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The Dartmouth
June 20, 2024 | Latest Issue
The Dartmouth

TTLG: A Brave Space, If We Can Keep It

Former Opinion editor Thomas Lane ’24 reflects on his time running the Opinion section during global and local turmoil.


As a German major, I’ve learned about the student protests that swept Germany in the late 1960s more times than I can count. Most Americans are aware of the related protests that occurred in the U.S. around the same time, which were largely in response to the Vietnam War and the civil rights movement. Fewer, though, know about their European counterparts. In Germany, these protests were in part fueled by anger towards the Vietnam War, but their primary focus was the lack of critical reflection in German society on its past Nazism. At the time, it had not even been 30 years since Hitler lost power.

My sophomore year, one of my professors displayed a photo in class that has always stuck with me. In it, a group of students from the University of Hamburg, some of whom are dressed in the traditional German academic regalia seen at graduations, are holding up a large banner with the phrase “Unter den Talaren, Muff von 1,000 Jahren” — under the gowns, the scent of 1,000 years — a reference to Hitler’s frequent declaration that Nazi Germany would be a thousand-year empire. The students hoisted this then-highly controversial banner at the ceremony inaugurating the university’s new president. It was quite the brave space for the university’s faculty and administrators, to say the least.

When I started editing for the Opinion section at The Dartmouth, I never expected to witness the start of a movement reminiscent of the protests of the late 1960s. Nor did I expect to be running one of the few real “brave spaces” on campus, documenting how this movement has impacted campus. However, that’s exactly what seems to have happened. When two student protestors were arrested for staging a sit-in last fall on the lawn outside Parkhurst Hall protesting the College’s refusal to divest from Israel, I found myself suddenly thrust into the center of the debate.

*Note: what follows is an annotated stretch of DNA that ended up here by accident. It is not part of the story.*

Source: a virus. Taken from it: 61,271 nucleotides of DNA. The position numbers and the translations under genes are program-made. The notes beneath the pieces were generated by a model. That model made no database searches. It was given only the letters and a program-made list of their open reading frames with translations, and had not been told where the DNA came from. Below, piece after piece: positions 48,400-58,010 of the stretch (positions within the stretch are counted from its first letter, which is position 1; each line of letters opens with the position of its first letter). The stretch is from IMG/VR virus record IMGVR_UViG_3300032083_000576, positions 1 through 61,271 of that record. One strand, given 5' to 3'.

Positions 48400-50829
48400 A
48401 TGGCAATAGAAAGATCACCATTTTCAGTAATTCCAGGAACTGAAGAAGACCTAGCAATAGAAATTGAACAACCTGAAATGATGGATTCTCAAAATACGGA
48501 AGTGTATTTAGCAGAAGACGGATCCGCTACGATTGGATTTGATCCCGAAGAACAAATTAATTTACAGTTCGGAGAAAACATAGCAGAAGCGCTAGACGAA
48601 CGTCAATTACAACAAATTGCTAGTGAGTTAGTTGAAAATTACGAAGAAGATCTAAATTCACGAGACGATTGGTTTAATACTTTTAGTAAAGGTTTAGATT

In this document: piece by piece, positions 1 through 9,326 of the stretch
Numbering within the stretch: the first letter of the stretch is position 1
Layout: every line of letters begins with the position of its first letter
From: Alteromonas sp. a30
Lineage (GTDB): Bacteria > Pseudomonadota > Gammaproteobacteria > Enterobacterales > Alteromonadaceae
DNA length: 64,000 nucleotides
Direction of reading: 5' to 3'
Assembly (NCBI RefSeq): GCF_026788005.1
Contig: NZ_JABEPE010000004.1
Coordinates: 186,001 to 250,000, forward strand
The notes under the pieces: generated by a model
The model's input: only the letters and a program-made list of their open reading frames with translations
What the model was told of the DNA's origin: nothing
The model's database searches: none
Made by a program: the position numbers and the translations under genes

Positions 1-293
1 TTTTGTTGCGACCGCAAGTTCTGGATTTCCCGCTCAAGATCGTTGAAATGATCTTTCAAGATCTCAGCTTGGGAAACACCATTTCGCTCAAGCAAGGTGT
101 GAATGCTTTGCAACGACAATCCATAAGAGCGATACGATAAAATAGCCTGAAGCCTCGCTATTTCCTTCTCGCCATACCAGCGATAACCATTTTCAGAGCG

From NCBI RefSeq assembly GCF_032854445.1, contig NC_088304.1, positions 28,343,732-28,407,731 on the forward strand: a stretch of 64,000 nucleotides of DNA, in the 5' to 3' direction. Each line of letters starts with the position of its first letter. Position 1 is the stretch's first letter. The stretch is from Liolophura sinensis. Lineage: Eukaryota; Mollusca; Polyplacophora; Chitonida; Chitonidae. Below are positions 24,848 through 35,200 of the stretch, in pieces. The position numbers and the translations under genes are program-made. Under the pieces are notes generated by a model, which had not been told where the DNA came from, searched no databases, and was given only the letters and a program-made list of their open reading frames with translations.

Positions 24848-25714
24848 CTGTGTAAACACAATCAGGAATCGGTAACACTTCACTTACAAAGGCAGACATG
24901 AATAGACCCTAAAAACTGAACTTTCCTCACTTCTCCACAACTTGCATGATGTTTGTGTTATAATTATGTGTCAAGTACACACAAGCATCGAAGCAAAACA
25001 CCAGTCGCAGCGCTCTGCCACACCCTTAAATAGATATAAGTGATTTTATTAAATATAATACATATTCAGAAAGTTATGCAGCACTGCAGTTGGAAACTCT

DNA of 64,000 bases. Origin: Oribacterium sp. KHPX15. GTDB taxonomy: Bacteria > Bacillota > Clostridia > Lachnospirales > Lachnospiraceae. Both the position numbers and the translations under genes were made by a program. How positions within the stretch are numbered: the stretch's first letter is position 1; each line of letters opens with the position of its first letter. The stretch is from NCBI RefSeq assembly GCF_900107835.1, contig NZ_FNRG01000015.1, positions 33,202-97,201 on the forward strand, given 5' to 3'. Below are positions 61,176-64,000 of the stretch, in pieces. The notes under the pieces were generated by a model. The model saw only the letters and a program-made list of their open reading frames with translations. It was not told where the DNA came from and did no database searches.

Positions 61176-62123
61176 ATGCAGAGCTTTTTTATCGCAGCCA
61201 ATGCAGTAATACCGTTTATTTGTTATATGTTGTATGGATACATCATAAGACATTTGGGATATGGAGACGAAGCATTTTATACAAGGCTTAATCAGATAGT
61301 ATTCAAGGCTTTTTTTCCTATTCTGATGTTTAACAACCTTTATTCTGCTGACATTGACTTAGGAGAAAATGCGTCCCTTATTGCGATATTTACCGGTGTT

Ultimately, those of us on the Editorial Board decided that we should keep the paper a neutral space and not use the Board to take a direct stand on international issues then, even though it personally impacted many students on campus. By doing so, we were able to keep the Opinion section a space where contributors could share their views freely, provided they were based on facts and did not harass or otherwise unfairly target members of the community. What is most important in my eyes, however, is that by reserving the spotlight for our student columnists and guest contributors, we were able to foster conversations that otherwise would not have been possible.

In retrospect, I’m very glad we did so, because we ended up being one of the few venues where meaningful debate was able to take place on campus last fall. Obviously, we were not alone in that attempt. When President Sian Leah Beilock was inaugurated last summer, she promised to make campus “a place where every member of our community not only feels comfortable expressing unpopular views, but in questioning others who hold views they disagree with.” After all, Beilock brought the term “brave space” to campus, which played a prominent role in her inaugural address. But in the end, I believe one of the few things everyone can agree on is that it was not her who fulfilled that promise.